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MARKETSHARE AT THE THREE-QUARTER POLE

The marketshare standings near the end of the third quarter haven’t changed significantly since midyear, but as usual, Q4 has the potential to be a big difference-maker. Adding intrigue to Q4 2017 is the fact that several superstars will release their first albums since the streaming revolution began to transform the business.

Furthering the intrigue is an arrangement between Monte Lipman and Scott Borchetta by which the BMLG group’s share is moved under Republic whenever Taylor Swift is on cycle. This deal increases Republic’s chances of vaulting Columbia—#2 YTD with 9.5% SPS—and #1 Atlantic, with 10.3%, by year’s end. Atlantic appears to be vulnerable following a dominant nine months, with no high-profile albums announced for Q4—although a surprise release can never be ruled out. The same applies to Columbia.

Will Taylor’s 11/10 album reputation maintain her impressive trend? Her last three albums debuted with 1m+ in sales, each bigger than the previous release, topped by 2014’s 1989, which debuted with 1.3m in sales. Since then, Taylor has made peace with Spotify, while Apple Music is now in the picture. The big question is, will reputation’s first-week SPS hit or surpass that 1.3m pure-sales milestone?

John Janick’s Interscope, which has had a lock on the #4 slot throughout 2017, with 7.8% YTD, will get a sizable boost with the release of Eminem’s first album since 2013’s The Marshall Mathers LP 2, which has sold 4m in the U.S.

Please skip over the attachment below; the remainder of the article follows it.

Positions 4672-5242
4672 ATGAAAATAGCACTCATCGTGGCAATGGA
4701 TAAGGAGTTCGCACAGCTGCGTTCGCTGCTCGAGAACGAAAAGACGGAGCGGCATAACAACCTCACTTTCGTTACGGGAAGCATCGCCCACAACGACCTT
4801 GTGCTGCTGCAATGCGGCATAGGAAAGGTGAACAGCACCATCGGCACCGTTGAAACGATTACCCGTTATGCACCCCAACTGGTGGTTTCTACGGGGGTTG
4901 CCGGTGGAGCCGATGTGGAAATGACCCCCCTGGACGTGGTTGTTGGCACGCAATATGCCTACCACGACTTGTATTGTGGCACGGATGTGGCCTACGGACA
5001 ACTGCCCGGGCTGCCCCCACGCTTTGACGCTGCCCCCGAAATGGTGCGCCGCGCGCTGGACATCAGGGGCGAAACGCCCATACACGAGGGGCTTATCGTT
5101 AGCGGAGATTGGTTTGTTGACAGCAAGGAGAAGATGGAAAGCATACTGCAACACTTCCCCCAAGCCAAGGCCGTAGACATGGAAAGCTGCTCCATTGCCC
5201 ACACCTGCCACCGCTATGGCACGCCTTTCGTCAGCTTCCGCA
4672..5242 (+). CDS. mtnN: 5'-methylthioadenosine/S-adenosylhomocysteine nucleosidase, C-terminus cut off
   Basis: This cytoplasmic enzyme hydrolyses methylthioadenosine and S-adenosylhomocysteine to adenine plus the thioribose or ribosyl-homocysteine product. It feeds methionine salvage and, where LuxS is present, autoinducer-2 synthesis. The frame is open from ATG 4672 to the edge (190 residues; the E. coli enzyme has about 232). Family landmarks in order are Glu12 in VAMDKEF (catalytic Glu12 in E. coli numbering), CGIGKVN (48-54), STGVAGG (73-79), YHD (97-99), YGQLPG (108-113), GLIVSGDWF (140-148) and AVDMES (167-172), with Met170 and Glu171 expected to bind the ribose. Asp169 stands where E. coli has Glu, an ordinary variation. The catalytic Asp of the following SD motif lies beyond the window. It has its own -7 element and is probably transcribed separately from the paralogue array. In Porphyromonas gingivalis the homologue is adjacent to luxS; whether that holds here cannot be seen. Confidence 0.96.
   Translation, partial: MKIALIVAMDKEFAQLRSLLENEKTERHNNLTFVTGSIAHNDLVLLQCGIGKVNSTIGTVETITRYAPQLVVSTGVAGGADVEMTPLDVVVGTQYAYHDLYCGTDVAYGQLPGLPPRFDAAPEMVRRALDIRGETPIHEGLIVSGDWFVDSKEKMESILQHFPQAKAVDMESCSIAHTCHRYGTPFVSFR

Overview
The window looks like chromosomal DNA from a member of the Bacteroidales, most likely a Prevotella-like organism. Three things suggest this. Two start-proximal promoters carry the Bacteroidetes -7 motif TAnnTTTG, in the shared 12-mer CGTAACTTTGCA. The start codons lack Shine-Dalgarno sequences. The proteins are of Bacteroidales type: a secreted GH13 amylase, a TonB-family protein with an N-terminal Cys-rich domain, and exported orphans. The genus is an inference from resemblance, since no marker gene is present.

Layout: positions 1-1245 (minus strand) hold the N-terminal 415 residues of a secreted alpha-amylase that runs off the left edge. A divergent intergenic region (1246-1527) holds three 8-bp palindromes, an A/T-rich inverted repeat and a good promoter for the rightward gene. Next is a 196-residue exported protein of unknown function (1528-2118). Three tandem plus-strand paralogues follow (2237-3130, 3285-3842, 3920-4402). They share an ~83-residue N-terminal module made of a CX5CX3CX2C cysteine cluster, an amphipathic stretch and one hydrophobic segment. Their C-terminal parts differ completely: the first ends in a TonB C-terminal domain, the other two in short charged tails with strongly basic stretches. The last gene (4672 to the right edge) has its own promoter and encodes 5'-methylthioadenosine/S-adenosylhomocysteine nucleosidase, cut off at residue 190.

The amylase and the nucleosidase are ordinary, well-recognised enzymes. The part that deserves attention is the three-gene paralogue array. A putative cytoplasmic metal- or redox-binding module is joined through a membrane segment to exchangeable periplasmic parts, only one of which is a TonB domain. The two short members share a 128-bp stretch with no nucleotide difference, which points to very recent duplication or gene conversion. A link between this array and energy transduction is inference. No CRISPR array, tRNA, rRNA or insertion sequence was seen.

Atlantic, Republic, Interscope and RCA—four of the top five YTD—are among the seven majors whose streaming marketshare share exceeds their SPS percentage, with Republic’s 9.8% in streaming share good for second place in that metric. Those four and other three strong-streaming majors—Epic (4.4%), Def Jam (3.5%) and The Orchard (a surprising 3.1%)—have fully embraced the new model by pouring their A&R resources into hip-hop and rhythmic pop, the most popular forms among younger consumers, who have embraced streaming most wholeheartedly, positioning these labels for continued growth.

Country listeners are beginning to make the sales-to-streaming transition, and the Nashville labels are on track to cross the 2% plateau in streams in the not-too-distant future. At this point, Mike Dungan’s UMG Nashville is up to 1.8%, with Randy Goodman’s Sony Music Nashville close behind at 1.7%. (The numbers for John Esposito’s Warner Music Nashville aren’t broken out for overall Warner Bros. Records marketshare.)

The biggest contributor by a level 3 label to its parent company is RED, whose share goes to Columbia, though it’s being folded into The Orchard, with 3.2% SPS. Republic’s Island (1.8%) and Cash Money (1.6%) are next, while BMLG group’s 1.3% will jump considerably once Taylor’s machine is fully mobilized.

Looking at the Big Three overall, Sir Lucian Grainge’s UMG with 36.3% SPS, has opened up a nearly 10-point lead on the field and is eight points up on the competition in streaming share with 35.8%. Given Universal’s full-on commitment to the streaming model, that lead is not likely to diminish anytime soon.

Go to Top 50 Streamed Songs and Top 50 SPS Albums

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